Broadcasters Accused of Cynical Use of Sex in the Ratings War Titillation Television
Byline: SEAN POULTER
VIEWERS have delivered a highly-critical verdict on TV's increasing tendency to use sex to boost ratings.
They accuse soaps such as Coronation Street, EastEnders and Emmerdale, and daytime talk-shows like Jerry Springer and Kilroy of cynically exploiting the subject.
Advertising is also in the dock, with Claudia Schiffer's strip for the Citroen commercial branded gratuitous.
The proportion of people who believe there is too much sex on TV has jumped from 32 per cent to 36 per cent in a year, according to a report commissioned by the Broadcasting Standards Commission.
Women and older viewers are particularly alarmed, while there is a general fear that the trend has a desensitising effect. A middle-aged woman among the interviewees said: 'People have been bombarded with it, so they're immune to it now.' An elderly male fan of Emmerdale and Coronation Street, said: 'It all seems to be about sex nowadays, to titillate people.' An older woman added: 'It's getting more explicit.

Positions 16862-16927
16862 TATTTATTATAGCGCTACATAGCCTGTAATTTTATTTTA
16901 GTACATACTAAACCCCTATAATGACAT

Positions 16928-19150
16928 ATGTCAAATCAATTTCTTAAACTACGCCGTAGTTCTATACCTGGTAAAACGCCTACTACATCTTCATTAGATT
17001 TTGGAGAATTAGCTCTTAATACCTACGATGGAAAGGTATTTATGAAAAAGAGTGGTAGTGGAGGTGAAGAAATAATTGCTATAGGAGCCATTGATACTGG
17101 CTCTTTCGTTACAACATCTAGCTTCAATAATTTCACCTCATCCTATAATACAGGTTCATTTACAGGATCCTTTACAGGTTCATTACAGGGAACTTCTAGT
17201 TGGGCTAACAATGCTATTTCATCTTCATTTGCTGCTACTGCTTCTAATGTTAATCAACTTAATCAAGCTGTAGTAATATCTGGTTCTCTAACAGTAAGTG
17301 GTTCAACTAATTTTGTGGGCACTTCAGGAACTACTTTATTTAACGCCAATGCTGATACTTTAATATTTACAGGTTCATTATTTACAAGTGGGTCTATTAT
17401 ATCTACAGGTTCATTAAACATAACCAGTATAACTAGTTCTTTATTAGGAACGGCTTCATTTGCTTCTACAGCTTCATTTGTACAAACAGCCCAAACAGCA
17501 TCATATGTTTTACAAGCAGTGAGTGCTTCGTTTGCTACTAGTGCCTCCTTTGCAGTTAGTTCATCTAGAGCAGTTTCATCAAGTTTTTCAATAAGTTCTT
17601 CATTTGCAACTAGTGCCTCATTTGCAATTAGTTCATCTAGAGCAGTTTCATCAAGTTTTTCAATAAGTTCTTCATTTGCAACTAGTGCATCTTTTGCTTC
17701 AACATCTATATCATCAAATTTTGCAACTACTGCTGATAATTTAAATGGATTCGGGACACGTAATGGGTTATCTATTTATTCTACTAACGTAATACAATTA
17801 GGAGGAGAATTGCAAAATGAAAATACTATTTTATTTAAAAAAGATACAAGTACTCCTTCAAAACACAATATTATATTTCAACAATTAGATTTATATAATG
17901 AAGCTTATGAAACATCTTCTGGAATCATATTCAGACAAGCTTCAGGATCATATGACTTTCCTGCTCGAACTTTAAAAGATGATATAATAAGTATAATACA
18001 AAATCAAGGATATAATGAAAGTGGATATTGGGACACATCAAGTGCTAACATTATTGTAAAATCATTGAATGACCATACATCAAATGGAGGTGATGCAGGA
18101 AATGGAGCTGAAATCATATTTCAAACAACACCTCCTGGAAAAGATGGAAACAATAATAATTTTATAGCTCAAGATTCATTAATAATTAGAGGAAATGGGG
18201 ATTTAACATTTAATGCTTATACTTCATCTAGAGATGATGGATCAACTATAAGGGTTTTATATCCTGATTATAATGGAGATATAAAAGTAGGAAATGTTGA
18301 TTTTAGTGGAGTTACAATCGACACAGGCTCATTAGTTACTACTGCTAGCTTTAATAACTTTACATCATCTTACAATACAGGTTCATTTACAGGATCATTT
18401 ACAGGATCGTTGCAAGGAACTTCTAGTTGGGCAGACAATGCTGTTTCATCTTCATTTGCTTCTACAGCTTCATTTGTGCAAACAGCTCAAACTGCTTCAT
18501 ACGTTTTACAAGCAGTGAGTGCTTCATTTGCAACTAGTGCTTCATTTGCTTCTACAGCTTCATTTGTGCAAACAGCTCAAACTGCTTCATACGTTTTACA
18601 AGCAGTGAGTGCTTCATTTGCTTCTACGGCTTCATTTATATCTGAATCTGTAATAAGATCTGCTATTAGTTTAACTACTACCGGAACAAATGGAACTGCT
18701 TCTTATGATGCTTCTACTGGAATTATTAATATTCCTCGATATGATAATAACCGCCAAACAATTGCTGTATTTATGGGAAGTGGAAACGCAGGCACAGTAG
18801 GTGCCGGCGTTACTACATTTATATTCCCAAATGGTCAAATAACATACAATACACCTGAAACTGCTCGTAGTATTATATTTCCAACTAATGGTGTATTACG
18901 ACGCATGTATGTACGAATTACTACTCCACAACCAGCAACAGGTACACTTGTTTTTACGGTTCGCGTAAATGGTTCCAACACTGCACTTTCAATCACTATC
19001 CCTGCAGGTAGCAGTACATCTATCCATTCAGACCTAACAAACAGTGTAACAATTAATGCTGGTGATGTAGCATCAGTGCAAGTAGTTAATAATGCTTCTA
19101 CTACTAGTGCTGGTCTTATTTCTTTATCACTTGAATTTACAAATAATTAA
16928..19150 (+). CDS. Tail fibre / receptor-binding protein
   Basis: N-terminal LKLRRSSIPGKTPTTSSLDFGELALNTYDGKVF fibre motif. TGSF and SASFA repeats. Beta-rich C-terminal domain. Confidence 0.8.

Nothing is left to the imagination.' The report comes in the wake of heavy criticism about the crude content of Christmas programmes, with Men Behaving Badly a prime target.
Confessional talk shows have the worst image, the study reveals, with 47 per cent of those questioned saying Jerry Springer, Kilroy and Vanessa concentrate too heavily on sex.
The Citroen commercial polled 37 per cent while Brookside, East-Enders, Coronation Street and Heartbreak High were criticised by 29 per cent. Men Behaving Badly offended 21 per cent.
Yet despite the evidence of increasing concern in the report, Sex and Sensibility, the BSC has given the green light to still more TV sex.
Chairman Lady Howe said: 'Attitudes towards the portrayal of sexual activity on our screen has relaxed. That has already been reflected in our codes of guidance.' She insisted that most viewers were more tolerant and denied the watchdog had misjudged the mood.
'People accept sex as a fact of life,' she said.
She admitted, however, that the report's findings 'may be the start of a warning that people think it is going too far'.
'It is a grave concern to quite a number of people that the soaps, which are before the watershed, are dealing with more and more difficult issues. …